The association of exposure to military sexual trauma and romantic relationship satisfaction among partnered men service members/veterans: The influence of compulsive sexual behavior
Blais, R. K. (2021). The association of exposure to military sexual trauma and romantic relationship satisfaction among partnered men Service members/Veterans: The influence of compulsive sexual behavior. Family Process. Advance online publication. https://doi.org/10.1111/famp.12623
Abstract Created by REACH:
The current study examined how experiencing a military sexual trauma (i.e., unwanted/ uninvited sexual attention or assault during military service) may be related to poorer romantic relationship satisfaction through sexual dysfunctions, including erectile dysfunction and compulsive sexual behavior (i.e., the inability to control frequent sexual urges and activities). Data from 499 men Service members and Veterans were utilized for this study, 64 of whom reported experiencing a military sexual trauma. Compulsive sexual behavior, but not erectile dysfunction, appears to be a mechanism through which experiencing a military sexual trauma is associated with poorer relationship satisfaction.
Branch of Service:
Active duty service member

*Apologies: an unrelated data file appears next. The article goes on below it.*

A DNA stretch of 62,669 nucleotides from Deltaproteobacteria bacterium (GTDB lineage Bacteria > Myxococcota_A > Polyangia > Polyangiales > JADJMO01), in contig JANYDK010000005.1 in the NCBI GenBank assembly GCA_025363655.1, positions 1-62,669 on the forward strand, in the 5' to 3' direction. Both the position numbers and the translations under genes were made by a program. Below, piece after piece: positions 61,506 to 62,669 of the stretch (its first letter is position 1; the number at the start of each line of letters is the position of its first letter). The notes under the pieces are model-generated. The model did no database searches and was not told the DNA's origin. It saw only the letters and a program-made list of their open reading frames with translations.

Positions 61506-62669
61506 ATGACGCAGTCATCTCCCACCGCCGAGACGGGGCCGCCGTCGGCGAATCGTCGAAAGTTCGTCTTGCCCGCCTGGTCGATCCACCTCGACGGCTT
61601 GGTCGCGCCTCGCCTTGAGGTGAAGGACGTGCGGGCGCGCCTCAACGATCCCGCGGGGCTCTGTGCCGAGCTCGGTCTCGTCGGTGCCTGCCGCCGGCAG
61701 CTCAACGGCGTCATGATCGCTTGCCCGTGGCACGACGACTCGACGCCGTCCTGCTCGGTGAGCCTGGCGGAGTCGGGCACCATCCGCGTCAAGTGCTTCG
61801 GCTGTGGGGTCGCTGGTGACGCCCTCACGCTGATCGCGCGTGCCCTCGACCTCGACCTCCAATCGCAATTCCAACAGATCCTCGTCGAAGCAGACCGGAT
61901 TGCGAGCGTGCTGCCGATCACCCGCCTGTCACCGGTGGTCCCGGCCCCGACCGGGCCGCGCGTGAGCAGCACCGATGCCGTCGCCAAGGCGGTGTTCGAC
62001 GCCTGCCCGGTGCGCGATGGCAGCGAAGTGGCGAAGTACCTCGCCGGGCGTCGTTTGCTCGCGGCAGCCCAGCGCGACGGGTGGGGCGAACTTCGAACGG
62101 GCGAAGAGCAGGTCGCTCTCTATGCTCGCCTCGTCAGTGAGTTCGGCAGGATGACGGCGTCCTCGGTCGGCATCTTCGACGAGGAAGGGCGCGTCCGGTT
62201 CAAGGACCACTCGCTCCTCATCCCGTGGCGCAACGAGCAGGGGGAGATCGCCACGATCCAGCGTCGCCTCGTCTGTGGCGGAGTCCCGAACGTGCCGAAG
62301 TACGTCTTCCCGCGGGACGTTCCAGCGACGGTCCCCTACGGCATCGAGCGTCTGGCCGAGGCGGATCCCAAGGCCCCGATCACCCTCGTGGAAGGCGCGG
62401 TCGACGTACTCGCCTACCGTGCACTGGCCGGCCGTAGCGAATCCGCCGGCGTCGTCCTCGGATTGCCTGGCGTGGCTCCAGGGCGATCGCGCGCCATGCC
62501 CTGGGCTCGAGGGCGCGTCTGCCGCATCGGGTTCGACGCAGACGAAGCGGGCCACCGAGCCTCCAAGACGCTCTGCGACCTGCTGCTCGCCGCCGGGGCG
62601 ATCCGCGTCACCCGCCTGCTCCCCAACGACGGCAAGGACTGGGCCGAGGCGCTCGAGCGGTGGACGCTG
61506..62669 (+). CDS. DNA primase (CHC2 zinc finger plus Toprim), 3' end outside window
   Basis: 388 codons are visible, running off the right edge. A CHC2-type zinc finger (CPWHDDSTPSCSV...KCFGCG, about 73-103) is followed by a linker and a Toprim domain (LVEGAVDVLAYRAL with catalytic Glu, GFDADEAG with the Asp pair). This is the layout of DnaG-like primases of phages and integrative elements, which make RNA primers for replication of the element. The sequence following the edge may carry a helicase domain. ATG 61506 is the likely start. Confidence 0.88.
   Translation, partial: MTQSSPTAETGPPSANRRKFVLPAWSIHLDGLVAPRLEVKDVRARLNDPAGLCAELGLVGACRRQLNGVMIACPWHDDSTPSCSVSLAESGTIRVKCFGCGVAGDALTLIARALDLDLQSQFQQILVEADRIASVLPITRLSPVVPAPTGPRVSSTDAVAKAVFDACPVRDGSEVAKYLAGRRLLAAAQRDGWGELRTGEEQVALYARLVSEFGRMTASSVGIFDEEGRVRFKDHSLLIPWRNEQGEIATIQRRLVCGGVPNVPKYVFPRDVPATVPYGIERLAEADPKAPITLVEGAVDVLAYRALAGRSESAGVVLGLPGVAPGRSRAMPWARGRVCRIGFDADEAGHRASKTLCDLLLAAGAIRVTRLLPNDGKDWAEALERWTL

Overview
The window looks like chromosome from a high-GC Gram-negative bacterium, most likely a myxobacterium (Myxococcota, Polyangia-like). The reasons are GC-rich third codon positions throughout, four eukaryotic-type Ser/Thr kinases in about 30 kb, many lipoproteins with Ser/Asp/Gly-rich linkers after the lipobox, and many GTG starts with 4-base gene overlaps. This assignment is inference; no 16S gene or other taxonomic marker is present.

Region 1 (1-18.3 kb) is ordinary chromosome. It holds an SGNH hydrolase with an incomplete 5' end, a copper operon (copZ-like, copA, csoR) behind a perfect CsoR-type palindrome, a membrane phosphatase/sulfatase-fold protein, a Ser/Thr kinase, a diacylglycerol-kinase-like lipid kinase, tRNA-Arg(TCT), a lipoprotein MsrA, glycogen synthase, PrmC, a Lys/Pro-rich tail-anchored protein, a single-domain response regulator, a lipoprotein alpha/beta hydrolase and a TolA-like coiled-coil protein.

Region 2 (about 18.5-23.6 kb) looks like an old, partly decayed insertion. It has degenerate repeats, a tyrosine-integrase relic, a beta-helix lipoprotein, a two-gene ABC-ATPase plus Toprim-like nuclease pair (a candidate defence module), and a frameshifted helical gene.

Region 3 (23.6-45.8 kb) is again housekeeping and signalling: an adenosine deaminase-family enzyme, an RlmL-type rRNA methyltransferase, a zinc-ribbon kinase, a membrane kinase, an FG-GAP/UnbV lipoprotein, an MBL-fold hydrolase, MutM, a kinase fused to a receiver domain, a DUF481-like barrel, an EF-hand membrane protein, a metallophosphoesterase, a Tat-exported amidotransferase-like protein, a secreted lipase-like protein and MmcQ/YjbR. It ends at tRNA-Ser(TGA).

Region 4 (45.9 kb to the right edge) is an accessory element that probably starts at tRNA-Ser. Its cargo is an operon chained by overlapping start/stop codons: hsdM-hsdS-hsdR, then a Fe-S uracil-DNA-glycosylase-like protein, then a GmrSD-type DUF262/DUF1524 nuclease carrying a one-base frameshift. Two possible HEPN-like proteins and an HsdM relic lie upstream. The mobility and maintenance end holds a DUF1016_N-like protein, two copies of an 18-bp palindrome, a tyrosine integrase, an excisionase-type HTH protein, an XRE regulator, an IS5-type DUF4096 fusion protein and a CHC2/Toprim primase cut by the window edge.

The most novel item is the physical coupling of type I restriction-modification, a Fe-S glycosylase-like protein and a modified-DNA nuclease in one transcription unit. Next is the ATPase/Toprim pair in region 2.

Young adulthood (18 - 29 yrs)
Thirties (30 - 39 yrs)
Middle age (40 - 64 yrs)
Blais, Rebecca K.
Civilian literature shows a strong, consistent association between exposure to sexual violence and poor romantic relationship satisfaction. The impact of sexual violence that occurred during military service, or military sexual trauma (MST), on romantic relationship satisfaction among partnered men service members/veterans (SM/Vs) is understudied. However, a recent study conducted in women observed that MST that involved an assault was associated with poorer relationship satisfaction through higher sexual dysfunction and lower sexual satisfaction. The current study extended the literature by examining sexual function as a mediator of the association of exposure to MST and romantic relationship satisfaction among partnered men SM/Vs (N = 499). Participants completed self-report measures of MST exposure, romantic relationship satisfaction, erectile dysfunction, and compulsive sexual behavior, as well as a demographic inventory. The average score on relationship satisfaction was in the distressed range. Sixty-four participants (12.83%) reported MST exposure. MST exposure was related to lower relationship satisfaction through higher compulsive sexual behavior. The model explained 16% of the variance in relationship satisfaction. The indirect effect of erectile dysfunction was nonsignificant. Current findings are consistent with research in women SM/Vs: the association of MST and romantic relationship satisfaction appears to be indirect, through the effects of sexual function. Couples’ therapy may be most effective if it addresses sexual health concerns among men MST survivors, particularly engagement in compulsive sexual behaviors. Due to low endorsement of MST that involved assault, the impact of MST severity could not be examined.
John Wiley & Sons
Department of Psychology, Utah State University, RKB
relationship satisfaction, military sexual trauma, sexual dysfunction, service members, Veterans
REACH Publication Type: